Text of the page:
The Complainant requests the Administrative Panel to issue a decision that the disputed domain name be transferred to the Complainant.
There was no response filed by the Respondent.
6. Discussion and Findings
A. Procedural matters
Formal communications to the Respondent
Under the Rules, the Respondent is defined as the holder of the disputed domain name against which a complaint is initiated (Rules, para 1; see also Confédération Nationale du Crédit Mutuel v. Marley Bryan, WIPO Case No. D2007-0072).
In casu, the Respondent is “Thierry Manni”, listed in the publically accessible Whois database and confirmed by the Registrar to be domiciled in Aigues Marines, Fontvielle, Monaco, with a listed email address <[email]@yahoo.fr>.
The Respondent was notified of the Commencement of Administrative Proceeding by email on September 17, 2007 and by post on September 18, 2007. A copy of the Complaint was sent to the Respondent on the same dates, by the same means of communication.
The Panel considers that the “sworn statement” sent to the Complainant on September 25, 2007, by Thierry, Charles, Pierre, Manni, domiciled officially at [number] Boulevard du Jardin Exotique, Monaco, while it may indicate that Mr. Thierry Charles Pierre Manni may not be the true underlying registrant of the disputed domain name, “Thierry Manni”, listed in the Whois to be of Fontvielle, Monaco, will in the absence of additional information be regarded by the Panel as the appropriate Respondent in the instant proceeding.
Indeed, the Respondent, being in reality Thierry, Charles, Pierre, Manni, or not, has been formally notified of the Commencement of Administrative Proceedings and has received a copy of the Complaint in accordance with Art. 2 of the Rules.
Default of the Respondent
In such cases where the Respondent did not submit a response, Art. 5(e) of the Rules states that in the absence of exceptional circumstances, the Panel shall decide the dispute based upon the complaint.
No such exceptional circumstances are apparent to the Panel on the available record in the present case. The rule mentioned above shall thus be applied.
B. Substantive matters
Pursuant to Art. 4(a) of the Policy, the Complainant must prove that each of the three elements are present:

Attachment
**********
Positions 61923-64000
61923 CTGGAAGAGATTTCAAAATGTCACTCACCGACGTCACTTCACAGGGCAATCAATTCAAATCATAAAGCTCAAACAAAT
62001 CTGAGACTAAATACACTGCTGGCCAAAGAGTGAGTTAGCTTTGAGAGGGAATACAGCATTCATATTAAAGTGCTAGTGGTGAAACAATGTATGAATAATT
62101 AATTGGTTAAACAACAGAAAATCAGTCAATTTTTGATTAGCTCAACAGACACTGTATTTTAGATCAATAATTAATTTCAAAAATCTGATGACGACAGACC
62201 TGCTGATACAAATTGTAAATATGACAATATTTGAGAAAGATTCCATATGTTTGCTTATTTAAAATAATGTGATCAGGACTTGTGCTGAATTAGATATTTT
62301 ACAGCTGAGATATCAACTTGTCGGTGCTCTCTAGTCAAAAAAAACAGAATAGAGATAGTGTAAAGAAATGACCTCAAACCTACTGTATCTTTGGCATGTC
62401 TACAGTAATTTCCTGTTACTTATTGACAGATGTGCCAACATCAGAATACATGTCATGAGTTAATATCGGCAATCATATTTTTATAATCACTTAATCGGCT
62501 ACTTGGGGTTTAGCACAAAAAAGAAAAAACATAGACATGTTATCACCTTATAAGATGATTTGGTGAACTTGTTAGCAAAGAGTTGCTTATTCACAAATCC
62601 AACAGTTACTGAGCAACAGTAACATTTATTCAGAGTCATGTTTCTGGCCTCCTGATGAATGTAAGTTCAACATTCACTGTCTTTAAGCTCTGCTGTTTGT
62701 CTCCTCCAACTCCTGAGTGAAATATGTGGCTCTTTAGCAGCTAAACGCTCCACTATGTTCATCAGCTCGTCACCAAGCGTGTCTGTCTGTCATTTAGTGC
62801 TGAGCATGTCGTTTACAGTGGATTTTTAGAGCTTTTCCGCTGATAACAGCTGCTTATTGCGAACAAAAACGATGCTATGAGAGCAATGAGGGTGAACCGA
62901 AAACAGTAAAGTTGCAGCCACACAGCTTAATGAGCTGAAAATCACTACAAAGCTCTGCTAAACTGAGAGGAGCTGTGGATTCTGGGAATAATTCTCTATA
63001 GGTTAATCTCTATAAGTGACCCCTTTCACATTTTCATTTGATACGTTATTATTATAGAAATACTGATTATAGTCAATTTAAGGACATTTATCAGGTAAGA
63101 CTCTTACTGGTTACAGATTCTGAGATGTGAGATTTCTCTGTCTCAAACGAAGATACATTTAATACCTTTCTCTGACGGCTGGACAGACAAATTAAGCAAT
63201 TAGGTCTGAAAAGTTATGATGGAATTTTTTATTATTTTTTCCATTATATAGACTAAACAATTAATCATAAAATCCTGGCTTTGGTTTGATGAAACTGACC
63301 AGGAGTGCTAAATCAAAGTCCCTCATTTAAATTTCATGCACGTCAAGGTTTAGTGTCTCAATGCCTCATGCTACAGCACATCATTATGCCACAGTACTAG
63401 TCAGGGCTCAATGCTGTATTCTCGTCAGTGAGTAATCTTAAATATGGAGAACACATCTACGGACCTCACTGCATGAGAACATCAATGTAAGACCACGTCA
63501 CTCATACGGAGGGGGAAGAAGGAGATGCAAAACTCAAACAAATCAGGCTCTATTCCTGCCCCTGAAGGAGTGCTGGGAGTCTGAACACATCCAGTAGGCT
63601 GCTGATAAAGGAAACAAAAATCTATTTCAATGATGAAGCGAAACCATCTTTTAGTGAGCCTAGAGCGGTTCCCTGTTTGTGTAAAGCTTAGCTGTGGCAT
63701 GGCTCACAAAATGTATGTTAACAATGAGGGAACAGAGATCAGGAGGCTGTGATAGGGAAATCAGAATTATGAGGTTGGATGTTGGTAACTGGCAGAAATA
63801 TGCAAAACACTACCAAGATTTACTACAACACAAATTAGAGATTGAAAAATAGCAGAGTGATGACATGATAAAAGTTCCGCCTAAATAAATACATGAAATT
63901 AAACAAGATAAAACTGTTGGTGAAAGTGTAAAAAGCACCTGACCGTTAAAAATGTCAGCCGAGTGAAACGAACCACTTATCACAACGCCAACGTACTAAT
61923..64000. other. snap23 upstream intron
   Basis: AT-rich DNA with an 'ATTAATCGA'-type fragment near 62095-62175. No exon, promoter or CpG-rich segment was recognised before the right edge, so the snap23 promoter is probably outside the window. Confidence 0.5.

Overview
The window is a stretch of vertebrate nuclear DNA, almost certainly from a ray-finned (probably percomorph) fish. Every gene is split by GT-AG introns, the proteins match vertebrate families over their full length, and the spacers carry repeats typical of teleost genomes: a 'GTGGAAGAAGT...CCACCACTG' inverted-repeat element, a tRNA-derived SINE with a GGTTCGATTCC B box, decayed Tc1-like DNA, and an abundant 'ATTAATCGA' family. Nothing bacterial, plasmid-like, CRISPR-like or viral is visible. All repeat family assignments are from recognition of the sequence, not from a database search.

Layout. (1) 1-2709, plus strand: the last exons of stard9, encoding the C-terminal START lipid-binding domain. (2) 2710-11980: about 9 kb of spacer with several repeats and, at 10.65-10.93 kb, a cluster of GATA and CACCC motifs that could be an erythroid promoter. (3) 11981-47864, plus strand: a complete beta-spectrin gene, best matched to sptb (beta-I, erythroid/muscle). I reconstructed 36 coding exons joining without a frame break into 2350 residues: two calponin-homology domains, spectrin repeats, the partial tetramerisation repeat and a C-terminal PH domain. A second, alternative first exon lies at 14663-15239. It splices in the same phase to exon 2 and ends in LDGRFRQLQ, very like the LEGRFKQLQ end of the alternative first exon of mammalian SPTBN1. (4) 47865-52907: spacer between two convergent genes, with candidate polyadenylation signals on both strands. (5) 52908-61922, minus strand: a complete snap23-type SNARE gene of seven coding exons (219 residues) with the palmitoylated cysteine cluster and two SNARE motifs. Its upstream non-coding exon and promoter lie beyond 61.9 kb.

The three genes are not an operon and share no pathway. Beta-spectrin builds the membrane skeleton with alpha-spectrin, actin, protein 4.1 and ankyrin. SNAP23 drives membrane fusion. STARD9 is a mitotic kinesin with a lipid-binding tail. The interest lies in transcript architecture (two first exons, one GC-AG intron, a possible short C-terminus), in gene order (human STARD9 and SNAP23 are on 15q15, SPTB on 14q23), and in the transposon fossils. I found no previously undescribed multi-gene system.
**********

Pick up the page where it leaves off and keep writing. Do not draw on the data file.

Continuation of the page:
(i) the Respondent’s domain name is identical or confusingly similar to a trademark or service mark in which the Complainant has rights; and
(ii) the Respondent has no rights or legitimate interests in respect of the domain name; and
(iii) the domain name has been registered and is being used in bad faith.
(a) Identical or confusingly similar
Numerous prior decisions have held that minor deviations between a domain name and a trademark do not prevent a finding of confusing similarity.
For instance, the following domain names have been found confusingly similar to a trademark: <creditmutuell.com> with CREDIT MUTUEL (Crédit Industriel et Commercial, Confédération Nationale du Crédit Mutuel v. Marketing Total S.A., WIPO Case No. D2007-0753); <credimutuelle.com> with CREDIT MUTUEL (Confédération Nationale du Crédit Mutuel v. Web Advertising Corp, WIPO Case No. D2007-0655); <credirmutuel.com> with CREDIT MUTUEL (Confédération Nationale du Crédit Mutuel v. Web Advertising Corp, WIPO Case No. D2007-0655); <creditsuisseb.com> with CREDIT SUISSE (Crédit Suisse Group v. John Alli, WIPO Case No. D2004-0637); <credit-siusse.com> with CREDIT SUISSE (Crédit Suisse Group v. VPDD UBGM ltd, WIPO Case No. D2007-0867); <creditswiss.net>, with CREDIT SUISSE (Crédit Suisse Group v. Milanes-Espinach, Fernando and Milanes-Espinach, SA, WIPO Case No. D2000-1376), <taxl.com> with TALX (Talx corporation v. Husam Abboud, WIPO Case No. D2007-0186); <ggoogle.com> with GOOGLE (Google, Inc. v. Namerental.com and Leonard Bensonoff, WIPO Case No. D2001-0060).